A few thoughts about setting

My dad came over last night and we were talking about a recent trip he took to KY. Now, I have to explain that my dad is a geologist and one of the smartest men I have ever met so he thinks about things and notices things in a way I wouldn’t.

He was telling me that after driving through Lexington (which is a fairly big area with shopping and attractions) he drove about 50 miles and came to a town that looked like it was from 1920. It was small. There was a lack of shopping or super stores. 

He had noticed on the drive that Lexington sits over limestone. But, as he made his way to the smaller town the town was on coal (whatever rocks indicating coal were present apparently caught his eyes. I don’t know much about this). The smaller town had been a mining town in the past. Lexington had been more agricultural. It is amazing that such a small thing as what kind of rocks the ground is made of can make the difference between a booming metropolitan area and a back woods nearly ghost town. I didn’t see it since I wasn’t on the trip. But I can imagine it.

One thing that writers often don’t take into account with the setting of a story is how the place affects the characters. How does a story that takes place in Ohio need to differ from one that takes place in Iowa or Missouri? And more importantly, why?

The town I grew up in was once a factory town. Railroad tracks are abundant. The people in our town tend to be poor, non professional, under educated, and white. There is a problem with meth and pot in our town. There is also a lack of art museums and other things indicating sophistication. We don’t even have a bookstore anymore.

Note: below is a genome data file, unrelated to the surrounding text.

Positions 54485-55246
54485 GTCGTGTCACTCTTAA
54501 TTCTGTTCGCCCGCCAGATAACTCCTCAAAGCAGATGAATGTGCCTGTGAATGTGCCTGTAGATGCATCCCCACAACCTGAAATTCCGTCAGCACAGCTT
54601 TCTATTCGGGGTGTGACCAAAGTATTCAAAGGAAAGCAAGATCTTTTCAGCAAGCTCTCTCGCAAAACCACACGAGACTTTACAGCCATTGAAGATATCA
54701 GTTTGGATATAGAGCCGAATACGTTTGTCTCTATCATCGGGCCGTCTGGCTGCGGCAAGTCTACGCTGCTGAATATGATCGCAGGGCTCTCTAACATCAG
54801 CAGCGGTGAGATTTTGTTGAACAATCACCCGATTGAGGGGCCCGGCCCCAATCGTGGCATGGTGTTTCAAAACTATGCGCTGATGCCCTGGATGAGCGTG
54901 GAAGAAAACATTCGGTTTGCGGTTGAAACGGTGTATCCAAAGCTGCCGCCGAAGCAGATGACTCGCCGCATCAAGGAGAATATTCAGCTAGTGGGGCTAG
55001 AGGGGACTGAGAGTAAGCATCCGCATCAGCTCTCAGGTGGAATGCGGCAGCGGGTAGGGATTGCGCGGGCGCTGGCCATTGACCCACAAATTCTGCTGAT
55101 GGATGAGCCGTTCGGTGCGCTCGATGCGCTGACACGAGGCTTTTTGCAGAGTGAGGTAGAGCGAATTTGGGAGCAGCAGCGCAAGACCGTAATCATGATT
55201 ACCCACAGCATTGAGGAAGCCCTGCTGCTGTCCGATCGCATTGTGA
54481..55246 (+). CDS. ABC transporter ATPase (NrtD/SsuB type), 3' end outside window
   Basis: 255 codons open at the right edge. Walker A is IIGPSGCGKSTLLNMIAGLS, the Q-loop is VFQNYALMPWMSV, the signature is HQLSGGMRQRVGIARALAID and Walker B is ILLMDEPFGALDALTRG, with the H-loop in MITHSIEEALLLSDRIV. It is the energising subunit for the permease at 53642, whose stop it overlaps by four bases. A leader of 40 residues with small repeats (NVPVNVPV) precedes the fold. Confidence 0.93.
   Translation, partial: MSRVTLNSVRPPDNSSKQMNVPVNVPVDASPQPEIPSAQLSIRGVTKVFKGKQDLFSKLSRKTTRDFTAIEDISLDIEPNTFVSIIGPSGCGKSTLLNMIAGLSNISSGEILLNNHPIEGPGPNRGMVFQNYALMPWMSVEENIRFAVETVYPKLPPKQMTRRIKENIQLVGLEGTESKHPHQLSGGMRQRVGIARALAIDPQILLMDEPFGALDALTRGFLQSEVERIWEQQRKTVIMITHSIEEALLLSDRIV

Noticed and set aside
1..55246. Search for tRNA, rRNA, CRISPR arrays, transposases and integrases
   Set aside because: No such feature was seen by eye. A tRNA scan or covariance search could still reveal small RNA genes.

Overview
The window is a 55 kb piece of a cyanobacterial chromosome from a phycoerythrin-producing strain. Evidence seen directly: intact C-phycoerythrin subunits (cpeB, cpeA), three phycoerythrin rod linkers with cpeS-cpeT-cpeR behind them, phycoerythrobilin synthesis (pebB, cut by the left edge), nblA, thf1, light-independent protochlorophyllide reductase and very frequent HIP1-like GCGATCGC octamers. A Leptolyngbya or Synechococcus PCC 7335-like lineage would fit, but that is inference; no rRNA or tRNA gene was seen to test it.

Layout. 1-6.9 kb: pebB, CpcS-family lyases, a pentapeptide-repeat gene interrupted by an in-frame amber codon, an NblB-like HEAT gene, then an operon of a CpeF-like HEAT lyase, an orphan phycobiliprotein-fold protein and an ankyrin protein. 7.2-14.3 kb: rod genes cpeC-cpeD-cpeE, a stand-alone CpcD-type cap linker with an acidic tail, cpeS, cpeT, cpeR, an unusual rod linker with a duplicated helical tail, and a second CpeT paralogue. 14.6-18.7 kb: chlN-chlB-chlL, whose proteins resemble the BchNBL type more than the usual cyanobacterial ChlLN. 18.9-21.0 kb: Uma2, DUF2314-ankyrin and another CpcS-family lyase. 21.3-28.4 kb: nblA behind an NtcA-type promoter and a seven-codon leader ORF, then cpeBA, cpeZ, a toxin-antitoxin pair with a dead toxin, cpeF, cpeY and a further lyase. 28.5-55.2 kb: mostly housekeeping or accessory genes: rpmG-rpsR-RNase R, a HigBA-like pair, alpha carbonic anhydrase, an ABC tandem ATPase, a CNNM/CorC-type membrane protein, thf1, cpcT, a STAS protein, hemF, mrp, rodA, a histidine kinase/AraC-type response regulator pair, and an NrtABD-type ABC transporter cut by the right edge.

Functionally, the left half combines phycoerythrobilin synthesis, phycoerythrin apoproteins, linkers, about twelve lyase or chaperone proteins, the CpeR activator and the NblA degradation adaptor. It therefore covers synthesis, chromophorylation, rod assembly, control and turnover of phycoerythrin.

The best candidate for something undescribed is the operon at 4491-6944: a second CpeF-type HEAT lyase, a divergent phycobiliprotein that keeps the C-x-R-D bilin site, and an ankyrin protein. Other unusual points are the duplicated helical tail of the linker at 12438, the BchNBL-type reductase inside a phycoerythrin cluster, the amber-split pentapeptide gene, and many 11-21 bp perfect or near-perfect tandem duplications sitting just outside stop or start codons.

The people who built my hometown were factory workers and the people serving them. It is very different from the other areas near us. Columbus us 45 minutes away. In Columbus the population is diverse, there are museums, shopping malls, bookstores, and such. There is a much more diverse group of educated and uneducated.

Thirty minutes in the other direction there is farmland and little else. 

It helped remind me as a writer why I can’t just plop down any old character any old place. For a story to feel real the setting has to be appropriate. And the writer needs to consider why the place they are writing is as it is.

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About authorjanebnight

Hello. I am Jane B. Night. I am a writer and also one of the owners of BZ Publishing LLC.
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